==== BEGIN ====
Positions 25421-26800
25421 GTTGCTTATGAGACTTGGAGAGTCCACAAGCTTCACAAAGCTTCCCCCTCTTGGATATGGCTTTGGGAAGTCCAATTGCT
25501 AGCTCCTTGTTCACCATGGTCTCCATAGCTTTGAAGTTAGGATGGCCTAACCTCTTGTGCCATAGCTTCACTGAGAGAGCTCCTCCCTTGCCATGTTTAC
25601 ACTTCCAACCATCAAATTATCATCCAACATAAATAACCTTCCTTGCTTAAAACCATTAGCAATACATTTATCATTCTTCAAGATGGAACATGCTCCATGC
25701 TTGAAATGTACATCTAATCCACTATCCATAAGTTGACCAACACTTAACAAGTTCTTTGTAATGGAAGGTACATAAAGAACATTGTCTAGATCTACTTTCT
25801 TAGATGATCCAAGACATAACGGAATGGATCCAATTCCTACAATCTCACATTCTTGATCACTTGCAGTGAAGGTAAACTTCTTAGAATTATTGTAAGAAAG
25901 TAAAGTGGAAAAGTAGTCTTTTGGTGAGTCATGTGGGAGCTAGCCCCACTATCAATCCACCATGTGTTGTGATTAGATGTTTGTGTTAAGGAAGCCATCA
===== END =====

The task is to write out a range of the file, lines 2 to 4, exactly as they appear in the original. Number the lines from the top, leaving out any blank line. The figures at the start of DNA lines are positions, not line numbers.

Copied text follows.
25421 GTTGCTTATGAGACTTGGAGAGTCCACAAGCTTCACAAAGCTTCCCCCTCTTGGATATGGCTTTGGGAAGTCCAATTGCT
25501 AGCTCCTTGTTCACCATGGTCTCCATAGCTTTGAAGTTAGGATGGCCTAACCTCTTGTGCCATAGCTTCACTGAGAGAGCTCCTCCCTTGCCATGTTTAC
25601 ACTTCCAACCATCAAATTATCATCCAACATAAATAACCTTCCTTGCTTAAAACCATTAGCAATACATTTATCATTCTTCAAGATGGAACATGCTCCATGC